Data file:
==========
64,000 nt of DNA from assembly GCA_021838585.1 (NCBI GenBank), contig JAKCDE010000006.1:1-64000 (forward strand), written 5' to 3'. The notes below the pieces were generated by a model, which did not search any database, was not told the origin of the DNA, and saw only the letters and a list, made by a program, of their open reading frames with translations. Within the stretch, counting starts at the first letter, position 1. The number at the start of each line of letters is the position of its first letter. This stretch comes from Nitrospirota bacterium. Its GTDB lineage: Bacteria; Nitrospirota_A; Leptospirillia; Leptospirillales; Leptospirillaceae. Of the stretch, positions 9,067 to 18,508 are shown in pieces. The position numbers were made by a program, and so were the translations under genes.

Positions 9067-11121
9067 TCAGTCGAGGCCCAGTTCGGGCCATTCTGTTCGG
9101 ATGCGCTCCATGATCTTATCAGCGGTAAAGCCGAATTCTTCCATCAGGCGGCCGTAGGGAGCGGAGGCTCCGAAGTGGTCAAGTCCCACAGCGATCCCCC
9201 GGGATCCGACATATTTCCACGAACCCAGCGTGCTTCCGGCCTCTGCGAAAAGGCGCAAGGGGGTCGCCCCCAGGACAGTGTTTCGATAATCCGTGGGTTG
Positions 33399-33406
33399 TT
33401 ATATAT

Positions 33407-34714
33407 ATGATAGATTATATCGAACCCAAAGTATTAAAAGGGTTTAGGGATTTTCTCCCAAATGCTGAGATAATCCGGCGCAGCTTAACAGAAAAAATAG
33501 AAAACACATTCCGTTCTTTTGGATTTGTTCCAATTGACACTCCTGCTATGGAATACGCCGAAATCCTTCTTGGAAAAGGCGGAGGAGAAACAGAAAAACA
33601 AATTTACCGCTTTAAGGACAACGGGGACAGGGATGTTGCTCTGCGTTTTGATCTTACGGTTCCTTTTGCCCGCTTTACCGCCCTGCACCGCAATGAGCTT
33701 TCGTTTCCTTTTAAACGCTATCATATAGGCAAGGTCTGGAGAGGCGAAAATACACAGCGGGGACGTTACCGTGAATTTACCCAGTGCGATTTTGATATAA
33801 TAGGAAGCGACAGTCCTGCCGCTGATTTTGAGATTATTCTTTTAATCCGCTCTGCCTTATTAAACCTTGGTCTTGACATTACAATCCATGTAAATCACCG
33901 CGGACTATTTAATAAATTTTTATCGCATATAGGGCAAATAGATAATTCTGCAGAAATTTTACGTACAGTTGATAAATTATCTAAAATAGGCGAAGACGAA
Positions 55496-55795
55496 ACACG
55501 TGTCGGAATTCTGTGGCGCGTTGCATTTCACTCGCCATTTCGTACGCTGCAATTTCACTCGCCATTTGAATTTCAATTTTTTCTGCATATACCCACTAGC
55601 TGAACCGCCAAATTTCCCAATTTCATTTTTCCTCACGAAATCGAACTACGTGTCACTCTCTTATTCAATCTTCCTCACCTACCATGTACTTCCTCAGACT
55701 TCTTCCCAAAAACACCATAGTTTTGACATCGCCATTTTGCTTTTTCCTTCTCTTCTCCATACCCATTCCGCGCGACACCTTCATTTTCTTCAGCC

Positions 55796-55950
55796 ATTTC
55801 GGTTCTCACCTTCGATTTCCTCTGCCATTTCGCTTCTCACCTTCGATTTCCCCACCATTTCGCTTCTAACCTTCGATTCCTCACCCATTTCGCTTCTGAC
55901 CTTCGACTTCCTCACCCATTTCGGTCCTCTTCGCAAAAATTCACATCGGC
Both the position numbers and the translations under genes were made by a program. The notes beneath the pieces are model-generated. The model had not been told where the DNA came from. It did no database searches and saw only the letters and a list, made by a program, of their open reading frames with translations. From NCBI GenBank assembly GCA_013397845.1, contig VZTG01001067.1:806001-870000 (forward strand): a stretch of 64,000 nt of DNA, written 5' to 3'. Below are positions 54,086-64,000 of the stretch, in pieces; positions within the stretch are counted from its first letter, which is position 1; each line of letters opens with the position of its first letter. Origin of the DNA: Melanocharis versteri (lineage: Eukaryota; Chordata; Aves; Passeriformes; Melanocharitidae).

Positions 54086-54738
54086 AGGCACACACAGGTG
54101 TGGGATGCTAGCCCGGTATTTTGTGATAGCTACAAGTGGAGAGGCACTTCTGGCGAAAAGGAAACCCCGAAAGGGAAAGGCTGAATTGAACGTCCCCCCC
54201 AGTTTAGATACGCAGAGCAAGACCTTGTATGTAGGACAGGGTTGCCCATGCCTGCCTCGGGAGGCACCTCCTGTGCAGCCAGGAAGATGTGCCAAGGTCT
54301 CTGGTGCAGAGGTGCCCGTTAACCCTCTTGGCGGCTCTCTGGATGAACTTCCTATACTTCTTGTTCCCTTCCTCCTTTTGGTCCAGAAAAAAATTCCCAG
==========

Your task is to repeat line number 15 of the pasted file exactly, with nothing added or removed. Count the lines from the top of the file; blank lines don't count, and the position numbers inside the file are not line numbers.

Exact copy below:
33901 CGGACTATTTAATAAATTTTTATCGCATATAGGGCAAATAGATAATTCTGCAGAAATTTTACGTACAGTTGATAAATTATCTAAAATAGGCGAAGACGAA